TRIUMPH in the USA...no this is not political. It's motorcycle.
Page 1 of 8 123 ... LastLast
Results 1 to 10 of 74
Like Tree123Likes

Thread: TRIUMPH in the USA...no this is not political. It's motorcycle.

  1. #1
    Senior Member
    Member #
    22084
    Join Date
    Oct 2011
    Location
    TEXAS
    Posts
    12,690
    Liked
    19429 times

    TRIUMPH in the USA...no this is not political. It's motorcycle.

    I know that there are many among us that are motorcycle smart. Or motorcycle knowledge of hard knocks. May by simply intelligent about the hobby.

    We have discussed a few times Honda, Kawasaki main stream bread and butter models of the industry. And we have the believers that is it doesn't say Harley on the tank it should be sank.

    But, I come here today asking about TRIUMPH Motorcycles. Not the TRIUMPH of the 60s, 70s, 80s and such, but more of the current production bikes.

    I know that the bikes of old with English names on them had a Texas heart in them by leaking motor oil every where they were parked. They were produced with questionable wire harnesses prone to leave a rider wanting to use a 45acp firearm as their go to tool of choice and ventilate the engine block. They were also the platform of choice at one time for chopper conversions. And if I recall correctly TRIUMPH was the brand used on Happy Days for the Fonzie to sit upon.

    What does the masses have to share of the newer, lets say 2010 and forward production models? Dependable? Are they here to stay? I have heard of more and more dealers dropping them from their multi brand show room floors. Rumors and stories of a couple of the plants being closed. TRIUMPH has a history of highs and lows in the market place usually following the economy. While TRIUMPH does have a decent choice of models ranging from sports bikes to touring, dirt and trail they have a few of the classic designed bikes remaining in their line up.

    Share what you can, tell a tale, loan me your knowledge, let me learn from your past, write some history, and entertain us all.

    Would you consider buying one? Or would you be more likely to go mainstream Honda, Kawasaki, Suzuki history proven production as a toy for local single up riding.

  2. #2
    Banned
    Member #
    50298
    Join Date
    Jun 2016
    Location
    Nebraska
    Posts
    2,474
    Liked
    2857 times
    If it don't say Harley on the tank...I wouldn't own it...But that's me...LOL...All kidding aside i am a Harley guy
    after owning a bunch of different bikes....I think Triumph makes good stuff... If that is what you like....To heck with what anyone else
    thinks...It's your money and your fanny sitting on the seat

  3. #3
    Moderator

    Member #
    17036
    Join Date
    Jan 2011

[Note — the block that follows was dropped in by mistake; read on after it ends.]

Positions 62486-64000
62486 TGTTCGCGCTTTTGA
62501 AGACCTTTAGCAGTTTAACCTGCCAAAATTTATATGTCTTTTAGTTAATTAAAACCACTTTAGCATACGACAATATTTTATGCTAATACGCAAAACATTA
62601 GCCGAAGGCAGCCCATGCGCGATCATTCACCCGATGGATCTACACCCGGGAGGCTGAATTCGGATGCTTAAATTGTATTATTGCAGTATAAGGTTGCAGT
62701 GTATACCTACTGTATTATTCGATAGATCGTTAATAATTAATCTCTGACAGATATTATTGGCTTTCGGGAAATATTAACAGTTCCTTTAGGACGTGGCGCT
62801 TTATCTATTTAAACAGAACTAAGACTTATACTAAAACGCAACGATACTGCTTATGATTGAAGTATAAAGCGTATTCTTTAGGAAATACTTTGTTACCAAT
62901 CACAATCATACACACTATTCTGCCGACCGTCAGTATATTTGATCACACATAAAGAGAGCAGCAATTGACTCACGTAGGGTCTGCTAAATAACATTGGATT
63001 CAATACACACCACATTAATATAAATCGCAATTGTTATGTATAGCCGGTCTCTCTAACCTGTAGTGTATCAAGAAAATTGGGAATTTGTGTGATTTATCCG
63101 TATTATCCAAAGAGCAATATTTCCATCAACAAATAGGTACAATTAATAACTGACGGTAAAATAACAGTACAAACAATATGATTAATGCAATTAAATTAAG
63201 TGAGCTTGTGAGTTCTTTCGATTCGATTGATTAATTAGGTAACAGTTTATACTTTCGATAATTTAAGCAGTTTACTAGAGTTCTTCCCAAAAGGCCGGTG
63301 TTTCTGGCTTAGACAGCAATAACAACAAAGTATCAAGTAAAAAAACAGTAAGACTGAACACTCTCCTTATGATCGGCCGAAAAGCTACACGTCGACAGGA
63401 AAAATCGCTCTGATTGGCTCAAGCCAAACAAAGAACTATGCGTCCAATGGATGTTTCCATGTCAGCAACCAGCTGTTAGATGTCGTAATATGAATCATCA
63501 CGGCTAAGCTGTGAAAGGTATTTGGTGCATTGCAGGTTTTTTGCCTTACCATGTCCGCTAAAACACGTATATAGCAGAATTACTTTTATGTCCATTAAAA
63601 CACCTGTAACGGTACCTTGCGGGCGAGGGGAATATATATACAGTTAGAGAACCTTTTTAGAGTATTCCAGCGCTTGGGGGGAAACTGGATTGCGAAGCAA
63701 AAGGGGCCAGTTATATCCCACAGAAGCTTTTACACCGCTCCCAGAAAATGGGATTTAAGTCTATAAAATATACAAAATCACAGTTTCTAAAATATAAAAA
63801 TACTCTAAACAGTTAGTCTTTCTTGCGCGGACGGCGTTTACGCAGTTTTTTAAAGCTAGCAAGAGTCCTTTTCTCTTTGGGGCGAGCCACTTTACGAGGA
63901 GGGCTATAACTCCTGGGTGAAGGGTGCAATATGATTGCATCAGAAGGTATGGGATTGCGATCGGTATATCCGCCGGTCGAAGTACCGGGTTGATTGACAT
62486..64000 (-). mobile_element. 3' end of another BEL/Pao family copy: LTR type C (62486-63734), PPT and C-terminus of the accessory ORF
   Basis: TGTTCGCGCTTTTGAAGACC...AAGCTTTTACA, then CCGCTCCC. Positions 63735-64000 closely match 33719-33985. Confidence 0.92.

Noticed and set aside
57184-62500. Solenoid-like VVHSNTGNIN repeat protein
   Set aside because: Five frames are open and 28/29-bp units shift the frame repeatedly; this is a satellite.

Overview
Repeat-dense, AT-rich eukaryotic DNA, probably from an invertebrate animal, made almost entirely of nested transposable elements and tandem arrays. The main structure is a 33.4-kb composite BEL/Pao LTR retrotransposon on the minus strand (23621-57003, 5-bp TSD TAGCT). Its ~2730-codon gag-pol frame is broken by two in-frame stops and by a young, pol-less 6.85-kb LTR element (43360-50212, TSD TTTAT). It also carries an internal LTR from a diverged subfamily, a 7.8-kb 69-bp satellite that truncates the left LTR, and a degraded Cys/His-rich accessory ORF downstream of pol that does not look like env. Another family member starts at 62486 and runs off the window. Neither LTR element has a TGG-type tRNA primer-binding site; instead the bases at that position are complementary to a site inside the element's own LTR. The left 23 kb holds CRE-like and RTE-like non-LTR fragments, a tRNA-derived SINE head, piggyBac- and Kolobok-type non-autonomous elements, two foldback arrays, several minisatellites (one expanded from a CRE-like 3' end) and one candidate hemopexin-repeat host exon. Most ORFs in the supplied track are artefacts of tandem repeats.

Location
    Out and about
    Posts
    16,760
    Liked
    22561 times
    I saw one at Costco. I liked it. I haven't rode a bike since my misguided youth, but the only bikes I've ever had were Triumphs. Because....

    Way back in the day (50's and 60's), my Uncle was the Triumph distributor (along with some other British/European brands) for the Southeastern U.S.. My dad worked for him. One a day a fellow offered him, basically free, the Honda distributorship for his territory. He laughed and told the guy...."Those Japanese bikes will never sell"....at least that's the story my Dad always told. I believe it.
    Definition of clip

    1: any of various devices that grip, clasp, or hook
    2: a device to hold cartridges for charging the magazines of some rifles; also : a magazine from which ammunition is fed into the chamber of a firearm.

    http://www.merriam-webster.com/dictionary/clip

  4. Remove Advertisements
    TaurusArmed.net
    Advertisements
     

  5. #4
    Senior Member
    Member #
    22084
    Join Date
    Oct 2011
    Location
    TEXAS
    Posts
    12,690
    Liked
    19429 times
    Quote Originally Posted by glenwolde View Post
    I saw one at Costco. I liked it. I haven't rode a bike since my misguided youth, but the only bikes I've ever had were Triumphs. Because....

    Way back in the day (50's and 60's), my Uncle was the Triumph distributor (along with some other British/European brands) for the Southeastern U.S.. My dad worked for him. One a day a fellow offered him, basically free, the Honda distributorship for his territory. He laughed and told the guy...."Those Japanese bikes will never sell"....at least that's the story my Dad always told. I believe it.
    Kind of along the lines of US Automobile manufactures thinking of imports from Japan and Korea. Or even the public buying bottled water. It will never work they said.......and they were wrong!!!

    Yet, I guess they were right about it when it came to the Yugo. And of course Isuzu and later Suzuki later pulled out of the US auto market.

    And as tough as it has been at times TRIUMPH and Moto Guzzi seem to hold on in small numbers here in the states. I guess that is due to the die hard fans and the inquisitive few who are willing to venture forward.

  6. #5
    Super Moderator

    Member #
    46
    Join Date
    Jan 2007
    Location
    The end of the road between Sodom and Gomorrah Texas
    Posts
    33,654
    Liked
    31512 times
    Well, I think the new Trumphs are decent, but I'd still buy Japanese. The Japanese STILL make the best motorcycles on the planet.

    But, motorcycling is headed for history. The industry is hurting. Old bikers are dying off. Few of the younger folks are interested. I'm not sure how long it'll take, but some day soon, motorcycles will simply be something you see in museums. There may be electric bikes/scooters in the cities, but big inch cruisers will be gone along with sportbikes. Electrics could take over the dirt bike scene, too.

    Could be a good thing, IMHO, no more loud window rattin' obnoxious packs of Harleys riding through sleepy neighborhoods. It could significantly reduce noise pollution in the cities.

    As to the old Trumph, NO, the new Triumph has no connection. Triumph pretty much copied the better Japanese design. The cases split horizontally which helped eliminate a huge source of oil leaks in the vertically split cases. The bikes have a center bearing on the crank, eliminates a lot of crank flex, especially in multi-cylinder bikes like the Trident. The designs of the newer bikes are more modern and eliminate a lot of the problems. The electronics are miles better than Lord Lucas, prince of darkness. No more zener diodes, enough said right there.